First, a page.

school teacher who must deal with the religious parents of the
students who were subjected to such a debate. What happens if you do
present a fair debate and religion loses? What does the teacher do in
Kansas when the parents clamor for revenge?"

Elizabeth Lutwak said, "I would like to agree with your approach. I
think many science teachers and their students could handle, and
would benefit, from such a debate. Yet the ulterior motives of these
groups scare me. They are already scaring a fair number of science
teachers into not teaching evolution at all, making the material a
mere reading assignment."

Jim Wilson of Louisville, Ky., said, "If I'm reading correctly then
in order to make classrooms more 'fun' we should consider junk
science or introduce false information. No we shouldn't. Would you
encourage denying the Holocaust and giving that argument any credence
just because it would get the students more involved? Just because
you personally were bored by biology, I don't think we should 'jazz'
it up to make it fun."

"Your central point is cute and democratic," said Scott Hayes, "but
not particularly useful to a science teacher who is struggling to
help overcome amazing data which suggests that more than half the
people in this country believe that human beings walked the planet
when dinosaurs were alive."

I anticipated those reactions. I surveyed many of the best biology
teachers I knew before I wrote the piece. Not one of them thought my
idea would work. I mentioned two of them in the op-ed. Based on that
very negative reaction, I assumed that if the idea had any merit at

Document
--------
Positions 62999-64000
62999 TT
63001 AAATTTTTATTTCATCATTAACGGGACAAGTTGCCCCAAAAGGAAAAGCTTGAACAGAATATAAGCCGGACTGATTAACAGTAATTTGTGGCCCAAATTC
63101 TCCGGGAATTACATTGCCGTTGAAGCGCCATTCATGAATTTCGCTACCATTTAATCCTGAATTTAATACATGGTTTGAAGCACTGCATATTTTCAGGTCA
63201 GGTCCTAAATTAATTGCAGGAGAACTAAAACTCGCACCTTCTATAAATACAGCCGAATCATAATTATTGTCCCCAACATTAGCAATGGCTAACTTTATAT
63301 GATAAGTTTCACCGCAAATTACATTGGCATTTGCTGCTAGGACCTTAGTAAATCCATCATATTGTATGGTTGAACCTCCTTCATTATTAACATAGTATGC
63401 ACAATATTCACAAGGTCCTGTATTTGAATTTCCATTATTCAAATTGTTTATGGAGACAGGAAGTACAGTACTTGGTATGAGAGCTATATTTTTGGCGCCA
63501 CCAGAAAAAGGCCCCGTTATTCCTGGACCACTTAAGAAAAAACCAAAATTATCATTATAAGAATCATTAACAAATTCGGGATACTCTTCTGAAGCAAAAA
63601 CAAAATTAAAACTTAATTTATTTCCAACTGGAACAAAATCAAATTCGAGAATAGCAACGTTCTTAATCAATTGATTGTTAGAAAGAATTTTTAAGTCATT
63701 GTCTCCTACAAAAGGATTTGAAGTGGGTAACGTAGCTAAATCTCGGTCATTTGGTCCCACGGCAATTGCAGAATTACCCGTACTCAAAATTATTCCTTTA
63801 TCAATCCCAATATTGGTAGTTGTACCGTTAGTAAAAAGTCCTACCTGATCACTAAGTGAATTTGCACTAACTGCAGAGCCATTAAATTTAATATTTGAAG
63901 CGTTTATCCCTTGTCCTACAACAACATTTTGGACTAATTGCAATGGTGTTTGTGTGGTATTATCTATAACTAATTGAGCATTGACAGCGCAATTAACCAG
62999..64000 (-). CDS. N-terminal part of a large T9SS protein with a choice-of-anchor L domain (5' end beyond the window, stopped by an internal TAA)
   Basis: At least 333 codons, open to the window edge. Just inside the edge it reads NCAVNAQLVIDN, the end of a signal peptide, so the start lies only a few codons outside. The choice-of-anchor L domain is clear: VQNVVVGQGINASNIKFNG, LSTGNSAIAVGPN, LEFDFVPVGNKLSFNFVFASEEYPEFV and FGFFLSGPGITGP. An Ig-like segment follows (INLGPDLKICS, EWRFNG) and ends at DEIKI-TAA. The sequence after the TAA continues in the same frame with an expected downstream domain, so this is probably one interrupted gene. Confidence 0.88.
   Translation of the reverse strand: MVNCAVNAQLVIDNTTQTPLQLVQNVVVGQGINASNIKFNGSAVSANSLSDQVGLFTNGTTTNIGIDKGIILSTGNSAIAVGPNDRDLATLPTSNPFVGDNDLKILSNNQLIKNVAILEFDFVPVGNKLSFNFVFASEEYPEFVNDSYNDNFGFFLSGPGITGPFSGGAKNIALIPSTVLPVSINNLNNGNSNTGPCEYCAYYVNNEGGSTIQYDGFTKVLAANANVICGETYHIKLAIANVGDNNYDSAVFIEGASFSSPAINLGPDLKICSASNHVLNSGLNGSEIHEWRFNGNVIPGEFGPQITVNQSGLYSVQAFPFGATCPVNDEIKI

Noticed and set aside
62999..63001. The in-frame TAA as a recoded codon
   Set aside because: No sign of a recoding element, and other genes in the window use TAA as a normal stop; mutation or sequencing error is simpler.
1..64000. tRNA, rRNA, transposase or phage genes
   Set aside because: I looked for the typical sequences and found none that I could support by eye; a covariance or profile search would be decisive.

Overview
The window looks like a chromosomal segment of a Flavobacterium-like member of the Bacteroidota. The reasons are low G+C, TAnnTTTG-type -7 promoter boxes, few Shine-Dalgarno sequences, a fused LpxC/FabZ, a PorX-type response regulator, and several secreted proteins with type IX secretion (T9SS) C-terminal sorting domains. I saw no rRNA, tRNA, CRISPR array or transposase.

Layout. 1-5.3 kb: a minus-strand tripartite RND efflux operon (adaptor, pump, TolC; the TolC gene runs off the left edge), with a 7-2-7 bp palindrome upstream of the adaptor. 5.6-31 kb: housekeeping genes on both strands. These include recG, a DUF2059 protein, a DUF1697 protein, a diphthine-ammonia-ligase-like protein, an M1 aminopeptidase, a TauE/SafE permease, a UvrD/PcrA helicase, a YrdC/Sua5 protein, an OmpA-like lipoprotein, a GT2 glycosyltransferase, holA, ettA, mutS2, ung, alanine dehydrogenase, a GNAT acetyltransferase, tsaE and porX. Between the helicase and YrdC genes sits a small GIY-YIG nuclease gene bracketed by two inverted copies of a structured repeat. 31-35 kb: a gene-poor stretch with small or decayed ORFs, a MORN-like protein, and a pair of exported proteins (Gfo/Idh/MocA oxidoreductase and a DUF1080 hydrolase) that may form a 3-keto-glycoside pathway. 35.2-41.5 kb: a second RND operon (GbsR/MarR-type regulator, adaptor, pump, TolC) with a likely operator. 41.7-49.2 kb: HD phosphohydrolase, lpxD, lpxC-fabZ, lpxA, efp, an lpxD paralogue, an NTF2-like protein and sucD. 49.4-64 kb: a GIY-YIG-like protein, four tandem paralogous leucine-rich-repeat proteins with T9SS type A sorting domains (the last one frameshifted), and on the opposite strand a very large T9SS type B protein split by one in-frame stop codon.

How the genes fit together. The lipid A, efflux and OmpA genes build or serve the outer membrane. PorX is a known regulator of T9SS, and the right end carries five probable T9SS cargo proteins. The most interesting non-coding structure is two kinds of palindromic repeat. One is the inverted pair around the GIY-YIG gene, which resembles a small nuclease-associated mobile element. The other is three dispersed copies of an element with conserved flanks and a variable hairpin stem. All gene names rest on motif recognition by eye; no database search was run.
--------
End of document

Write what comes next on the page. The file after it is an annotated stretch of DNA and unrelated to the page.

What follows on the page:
all, it would only be in some future age, when our big-brained,
metal-bodied descendants would celebrate my meager effort as an
interesting example of early 21st century off-color humor. Or
something like that.

But instead, I was stunned to discover that many e-mailers (a
generous estimate would be about 30 percent) agreed with me, and they
had had the same idea long before I did. "I, like you, am a strong
believer in Darwinism and, also like you, think that critical debate
should be injected into the classroom whenever possible," said
Jennifer Skulte-Ouaiss, a Washington, D.C., senior research analyst
who just earned a doctorate in political science.

Brian Arneson, who works in the Chemical Education Group at the
University of Texas, said, "Our entire school curriculum is devoid of
intelligent debate, especially in science. Our students lack the
basic ideas of what makes a credible claim and how to defend their
position with experimentally derived evidence."

"You are right," said Norman Ravitch of Savannah, Ga. "Nothing is
taught in a more boring fashion than science. All is memorization.
What you suggest, reading different theories, I did in college on my
own in a biology class and it was wonderful."

So I felt better. There were so many e-mails that I was forced to
respond to each with very terse comments, but I was grateful for each
one. I don't think I will be making any more attempts to offer my
ill-informed views on evolution, but there is something I am curious

I have received very few e-mails from actual high school biology
teachers who have ever tried introducing the debate to their classes.
I suspect some are doing this quietly to avoid the kind of religious
eruption that readers told me was inevitable.

Is there anyone out there trusting their high school students to
handle these contradictions and using them to better explain how
science works? Tell me about it. I still have a lot to learn.